Interpretive Guide - Essay Example

Published: 2024-01-01
Interpretive Guide - Essay Example
Type of paper:  Essay
Categories:  Psychology
Pages: 3
Wordcount: 569 words
5 min read


The big idea I discovered during our discussion is, people same colour characteristics, especially red, might fail to agree with each other due to their competitive nature. This is because the individuals from this colour are often assertive, authoritative, and directing, as their goals often align with accomplishing tasks, and are concerned with the organisation of individuals, resources, money and time, as long as these aspects with assisting the accomplishment of the set tasks (Interpretive Guide, n.d.).

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The insights I gathered from the discussion is, people of different colours work better together as opposed to people who share the same characteristics. This is because, the people who share the same colour are competing for the same interests meaning, instead of conflict resolution, there will be rivalry or competing interests even when it is not apparent (Scudder et al., 2011). The second insight is, how each individual behaves is motivated often by a strong desire to achieve the best of themselves. Each person dedicates their time to achieve better results compared to the current or the previous level, or situation. The third insight is, though the motivation changes amid conflicts when the strengths are overdone, they are often perceived as weaknesses. Heated debates result in improved motivation as each individual want to achieve particular results/ or a win; however, one ought to be careful to avoid overdoing a particular aspect, as it may be deemed as the only option thus being deemed a weakness or a point of attack.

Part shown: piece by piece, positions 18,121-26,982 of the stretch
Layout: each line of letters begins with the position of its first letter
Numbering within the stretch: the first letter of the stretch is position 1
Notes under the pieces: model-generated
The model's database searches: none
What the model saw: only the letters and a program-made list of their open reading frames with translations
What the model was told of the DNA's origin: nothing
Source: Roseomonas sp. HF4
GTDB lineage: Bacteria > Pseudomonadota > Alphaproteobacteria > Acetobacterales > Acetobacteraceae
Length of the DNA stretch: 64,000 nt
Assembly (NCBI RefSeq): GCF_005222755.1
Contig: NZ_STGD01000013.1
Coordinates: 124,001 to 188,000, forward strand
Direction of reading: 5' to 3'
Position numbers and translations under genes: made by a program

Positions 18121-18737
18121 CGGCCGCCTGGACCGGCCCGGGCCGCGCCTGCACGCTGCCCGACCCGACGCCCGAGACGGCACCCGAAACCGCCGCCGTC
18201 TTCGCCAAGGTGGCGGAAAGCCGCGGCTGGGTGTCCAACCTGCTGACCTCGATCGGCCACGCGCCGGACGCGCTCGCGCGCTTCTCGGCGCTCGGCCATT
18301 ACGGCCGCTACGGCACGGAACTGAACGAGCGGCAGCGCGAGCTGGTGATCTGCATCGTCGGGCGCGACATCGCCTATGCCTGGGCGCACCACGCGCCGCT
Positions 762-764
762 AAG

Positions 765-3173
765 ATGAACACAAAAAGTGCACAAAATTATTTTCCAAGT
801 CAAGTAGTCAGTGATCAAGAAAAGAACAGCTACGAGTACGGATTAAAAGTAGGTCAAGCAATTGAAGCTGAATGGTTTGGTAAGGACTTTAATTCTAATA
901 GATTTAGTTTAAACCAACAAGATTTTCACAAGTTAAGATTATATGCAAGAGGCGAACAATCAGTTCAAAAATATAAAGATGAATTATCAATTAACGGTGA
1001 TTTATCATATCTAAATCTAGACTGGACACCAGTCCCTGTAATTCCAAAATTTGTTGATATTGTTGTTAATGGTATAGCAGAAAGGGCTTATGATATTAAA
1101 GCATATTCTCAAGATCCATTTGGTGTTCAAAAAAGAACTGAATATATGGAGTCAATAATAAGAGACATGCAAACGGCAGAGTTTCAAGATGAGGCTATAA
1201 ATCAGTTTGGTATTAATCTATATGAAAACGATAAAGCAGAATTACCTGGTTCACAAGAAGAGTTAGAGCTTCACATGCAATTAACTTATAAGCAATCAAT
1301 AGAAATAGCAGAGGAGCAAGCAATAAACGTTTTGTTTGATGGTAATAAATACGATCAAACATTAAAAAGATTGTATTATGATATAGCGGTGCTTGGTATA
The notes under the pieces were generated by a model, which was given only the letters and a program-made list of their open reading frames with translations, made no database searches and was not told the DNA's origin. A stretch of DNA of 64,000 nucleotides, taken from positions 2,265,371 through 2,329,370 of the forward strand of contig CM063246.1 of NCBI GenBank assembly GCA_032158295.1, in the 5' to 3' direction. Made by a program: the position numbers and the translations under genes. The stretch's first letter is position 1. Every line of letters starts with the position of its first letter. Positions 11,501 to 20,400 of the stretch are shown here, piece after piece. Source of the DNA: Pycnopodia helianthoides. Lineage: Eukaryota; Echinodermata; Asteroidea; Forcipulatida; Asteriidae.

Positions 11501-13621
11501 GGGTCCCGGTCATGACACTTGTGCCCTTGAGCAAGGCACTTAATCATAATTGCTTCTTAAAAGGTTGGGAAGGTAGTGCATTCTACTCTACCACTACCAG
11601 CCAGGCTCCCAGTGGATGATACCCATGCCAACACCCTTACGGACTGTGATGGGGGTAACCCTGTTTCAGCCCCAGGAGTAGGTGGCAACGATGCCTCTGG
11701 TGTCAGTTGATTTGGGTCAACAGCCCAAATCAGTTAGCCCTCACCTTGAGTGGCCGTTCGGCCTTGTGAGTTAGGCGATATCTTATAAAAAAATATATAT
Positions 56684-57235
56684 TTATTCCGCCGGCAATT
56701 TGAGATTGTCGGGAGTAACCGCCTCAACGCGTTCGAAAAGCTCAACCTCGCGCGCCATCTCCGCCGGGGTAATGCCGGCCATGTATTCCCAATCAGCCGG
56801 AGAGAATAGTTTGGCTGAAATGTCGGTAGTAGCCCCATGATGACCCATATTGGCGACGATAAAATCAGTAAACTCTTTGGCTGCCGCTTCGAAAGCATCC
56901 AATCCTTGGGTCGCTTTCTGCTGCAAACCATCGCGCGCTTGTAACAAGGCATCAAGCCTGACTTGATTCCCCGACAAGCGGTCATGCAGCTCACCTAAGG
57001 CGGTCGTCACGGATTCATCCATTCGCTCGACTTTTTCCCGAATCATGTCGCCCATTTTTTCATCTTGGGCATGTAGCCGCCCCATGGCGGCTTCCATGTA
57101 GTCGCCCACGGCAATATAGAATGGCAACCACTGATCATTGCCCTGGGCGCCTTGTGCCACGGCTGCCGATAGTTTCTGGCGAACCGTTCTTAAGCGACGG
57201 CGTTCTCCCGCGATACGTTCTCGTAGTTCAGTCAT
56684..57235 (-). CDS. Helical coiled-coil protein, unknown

Same Group Characteristics

Using an example for the insight number one, if Mary and Susan are red, their characteristics include assertiveness, directing individuals and resources to achieve goals, making them leaders, authoritative, and individuals who challenge others (Scudder et al., 2011). While in the same group, they will try to outdo each other, use persuasion to woe others on their side, resulting in unhealthy competition. However, if I (a blue) and Mary were in the same group, it is likely to be conflict-less and successful since, while she is working hard to accomplish the task and lead, I, on the other hand, will be assistive, meaning, I will make it easier for her to achieve the set goal fostering a good relationship (Scudder et al., 2011). However, if she becomes so authoritative or too ambitious, I might be drained, resulting in a fallout.


Thus, on the second insight, Susan will, for example, dedicate all her time trying to refine her leadership skill set to ensure that each group she leads does what she directs it to do because they are motivated by her leadership (Interpretive Guide, n.d.). I will also improve my skills to ensure that I am an essential member of the group she leads. In the third insight, as Mary and Susan develop the competing interest, each will be devising a way of either outdoing the other or using persuasion to a fallout with particular members or the whole group. While each has the best interest for each group, their overdone strengths might be termed as their weaknesses because, at some point, they might become too much.


Interpretive Guide. (n.d.). Strength Deployment Inventory ®: an interpretive guide.

Scudder, T., Patterson, M., & Mitchell, K. (2011). Have a nice conflict: How to find success and satisfaction in the most unlikely places. John Wiley & Sons.

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